• Raises the sales tax rate to 11 percent in some areas. [T]he Los Angeles Metropolitan Transit Authority imposes a 0.5 percent tax in excess of current limitations for all of Los Angeles County. This bill would authorize this district to increase its rate to 11 percent. This level of taxation is excessive, and exacerbates the problems described above.

That last argument may be in error. The bill caps the city/county-levied sales tax to 3 percent above the statewide rate, which would equal a maximum of 10.5 percent even for districts with current 0.5 percent cap exceptions.

The immediate beneficiaries of AB464 are Alameda, Contra Costa, Los Angeles and San Mateo counties, which have all reached the 2 percent limit, as well as Marin, San Diego and Sonoma counties, which are near the 2 percent limit, according to the Assembly’s legislative analysis.

California’s sales tax brought in $48 billion in 2013–14. About half of it goes to the state government’s general fund, making it the second largest general fund source after the income tax, which accounts for two-thirds. One percent of the sales tax goes to cities’ and counties’ general funds; the rest is aimed at specific programs such as public safety and transportation.

LAO Sales Tax Increase Chart

The statewide sales tax rate began at 2.5 percent in 1933. Although the tax rate has tripled since then and its revenue has increased at a 7.3 percent annual rate, the sales tax has actually decreased as a share of total state revenue. “In the 1950s, the sales tax accounted for the majority of General Fund revenue, while the personal income tax contributed less than one-fifth,” the LAO report said. “Since then, personal income tax revenue has grown rapidly due to growth in real incomes, the state’s progressive rate structure and increased capital gains.”

In 1969, cities and counties were granted the authorization to pass their own sales tax increases, mostly benefiting transportation improvements.

Although not nearly as volatile a revenue source as the income tax, revenue from the sales tax can vary significantly depending on the state of the economy. In 1974-75 sales tax revenue increased 22 percent, but in 2008-09 it declined 10 percent. Overall, however, adjusting for increased rate changes, inflation and population, sales tax revenue has remained roughly constant per capita since 1970–71, according to the LAO.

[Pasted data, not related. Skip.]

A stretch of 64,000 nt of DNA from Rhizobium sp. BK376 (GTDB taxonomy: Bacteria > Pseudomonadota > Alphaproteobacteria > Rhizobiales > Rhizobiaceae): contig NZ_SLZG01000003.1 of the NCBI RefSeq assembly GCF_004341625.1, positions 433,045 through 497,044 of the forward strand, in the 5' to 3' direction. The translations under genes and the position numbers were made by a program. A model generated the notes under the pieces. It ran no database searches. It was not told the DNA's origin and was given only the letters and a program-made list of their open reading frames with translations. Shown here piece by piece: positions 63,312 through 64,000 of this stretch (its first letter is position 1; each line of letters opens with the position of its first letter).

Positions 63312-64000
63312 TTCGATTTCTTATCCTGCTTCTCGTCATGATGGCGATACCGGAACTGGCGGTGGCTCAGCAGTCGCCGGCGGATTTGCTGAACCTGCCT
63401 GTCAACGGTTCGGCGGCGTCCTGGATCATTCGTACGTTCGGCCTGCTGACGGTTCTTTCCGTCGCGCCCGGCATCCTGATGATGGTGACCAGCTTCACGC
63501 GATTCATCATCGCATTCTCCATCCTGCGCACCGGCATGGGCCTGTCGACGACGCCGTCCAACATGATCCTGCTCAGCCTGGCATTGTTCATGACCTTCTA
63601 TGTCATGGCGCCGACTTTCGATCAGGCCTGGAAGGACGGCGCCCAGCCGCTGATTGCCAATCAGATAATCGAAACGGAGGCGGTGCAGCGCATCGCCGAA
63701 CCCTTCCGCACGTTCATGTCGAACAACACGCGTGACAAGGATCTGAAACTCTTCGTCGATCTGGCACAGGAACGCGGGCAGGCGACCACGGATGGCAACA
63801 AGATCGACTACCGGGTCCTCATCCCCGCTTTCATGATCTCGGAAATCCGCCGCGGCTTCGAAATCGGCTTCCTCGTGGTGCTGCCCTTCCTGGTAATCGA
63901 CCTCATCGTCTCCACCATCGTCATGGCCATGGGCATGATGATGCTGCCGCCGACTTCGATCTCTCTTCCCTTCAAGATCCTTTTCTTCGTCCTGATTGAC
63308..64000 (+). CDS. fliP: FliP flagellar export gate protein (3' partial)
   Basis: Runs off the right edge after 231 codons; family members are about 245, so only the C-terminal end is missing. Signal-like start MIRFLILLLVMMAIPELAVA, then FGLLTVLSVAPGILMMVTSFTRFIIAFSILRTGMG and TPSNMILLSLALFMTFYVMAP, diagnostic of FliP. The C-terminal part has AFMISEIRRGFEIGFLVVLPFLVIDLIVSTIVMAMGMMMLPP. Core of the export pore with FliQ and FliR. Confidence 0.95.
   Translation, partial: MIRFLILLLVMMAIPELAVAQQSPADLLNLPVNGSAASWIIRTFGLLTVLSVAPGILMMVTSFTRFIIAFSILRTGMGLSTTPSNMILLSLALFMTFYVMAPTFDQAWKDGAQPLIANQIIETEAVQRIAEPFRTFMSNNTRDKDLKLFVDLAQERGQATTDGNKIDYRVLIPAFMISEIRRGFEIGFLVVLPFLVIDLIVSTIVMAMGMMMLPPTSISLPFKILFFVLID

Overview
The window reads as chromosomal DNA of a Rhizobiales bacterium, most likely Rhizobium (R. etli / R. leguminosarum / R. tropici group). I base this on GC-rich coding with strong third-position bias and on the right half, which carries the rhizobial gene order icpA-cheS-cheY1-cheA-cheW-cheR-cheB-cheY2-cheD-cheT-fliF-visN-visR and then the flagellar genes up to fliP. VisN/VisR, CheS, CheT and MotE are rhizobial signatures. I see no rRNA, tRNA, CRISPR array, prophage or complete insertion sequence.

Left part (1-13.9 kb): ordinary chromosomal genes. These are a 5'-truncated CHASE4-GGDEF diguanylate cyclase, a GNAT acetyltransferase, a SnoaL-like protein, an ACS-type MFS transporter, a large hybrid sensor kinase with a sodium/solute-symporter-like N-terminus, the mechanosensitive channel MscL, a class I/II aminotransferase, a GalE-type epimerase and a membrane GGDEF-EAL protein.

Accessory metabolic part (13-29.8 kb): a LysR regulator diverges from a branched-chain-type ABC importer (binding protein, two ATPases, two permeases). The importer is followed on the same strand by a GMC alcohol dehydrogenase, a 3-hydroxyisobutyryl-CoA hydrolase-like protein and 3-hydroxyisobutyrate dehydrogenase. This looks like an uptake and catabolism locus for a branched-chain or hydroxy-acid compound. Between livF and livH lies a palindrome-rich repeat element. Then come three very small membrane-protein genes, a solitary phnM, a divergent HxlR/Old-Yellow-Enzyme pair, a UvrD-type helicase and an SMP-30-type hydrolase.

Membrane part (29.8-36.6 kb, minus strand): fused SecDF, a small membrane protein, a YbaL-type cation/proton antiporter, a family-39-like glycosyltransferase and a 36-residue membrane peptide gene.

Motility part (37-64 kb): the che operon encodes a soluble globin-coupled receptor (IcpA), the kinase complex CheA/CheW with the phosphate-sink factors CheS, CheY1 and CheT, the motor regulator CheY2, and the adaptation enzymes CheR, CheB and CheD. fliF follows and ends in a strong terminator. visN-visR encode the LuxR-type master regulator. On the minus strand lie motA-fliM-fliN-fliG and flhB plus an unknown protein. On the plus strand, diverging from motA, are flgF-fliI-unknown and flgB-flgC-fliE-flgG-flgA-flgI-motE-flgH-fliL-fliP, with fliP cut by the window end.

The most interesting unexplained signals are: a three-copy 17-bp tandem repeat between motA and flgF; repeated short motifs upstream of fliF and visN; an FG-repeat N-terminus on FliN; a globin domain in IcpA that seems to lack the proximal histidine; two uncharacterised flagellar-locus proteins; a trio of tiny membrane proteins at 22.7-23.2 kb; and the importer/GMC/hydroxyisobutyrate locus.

AB464 will next be considered by the Senate Rules Committee.

Small Measures Can Provide Large Benefits to Taxpayers

TaxesThose who follow the political machinations in Sacramento might well conclude that not much good emerges from the California Legislature. Gas taxes, attacks on home ownership, a tax increase on commercial property, ever-expanding pension deficits, high speed rail, there seems an endless list of proposals for which the average taxpayer is supposed to foot the bill, while others receive the benefit.

With all this bad news, it is easy to overlook some relatively obscure bills that could have an oversized beneficial impact on taxpayers.
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Assembly Bill 809 by Assembly Member Jay Obernolte (Hesperia) is a proposal that will aid local voters deciding on tax measures by providing some much needed transparency. Under current law, there is no word limit requirement on the ballot label – the descriptive information that appears on the ballot — for local tax measures. The ballot label is the last thing most citizens see before casting their vote. The label is often filled with whole paragraphs explaining how the funds will be spent, but little or no information that helps voters determine what it will cost them.

AB809 states that the ballot label will include the tax rate increase, its duration, and a revenue estimate of what it will generate annually. If voters approve a county-wide sales tax increase for 30-40 years, they should at least be fully aware of the cost in the years to come. By placing this information in the ballot label, voters can make informed decisions that will best benefit their communities.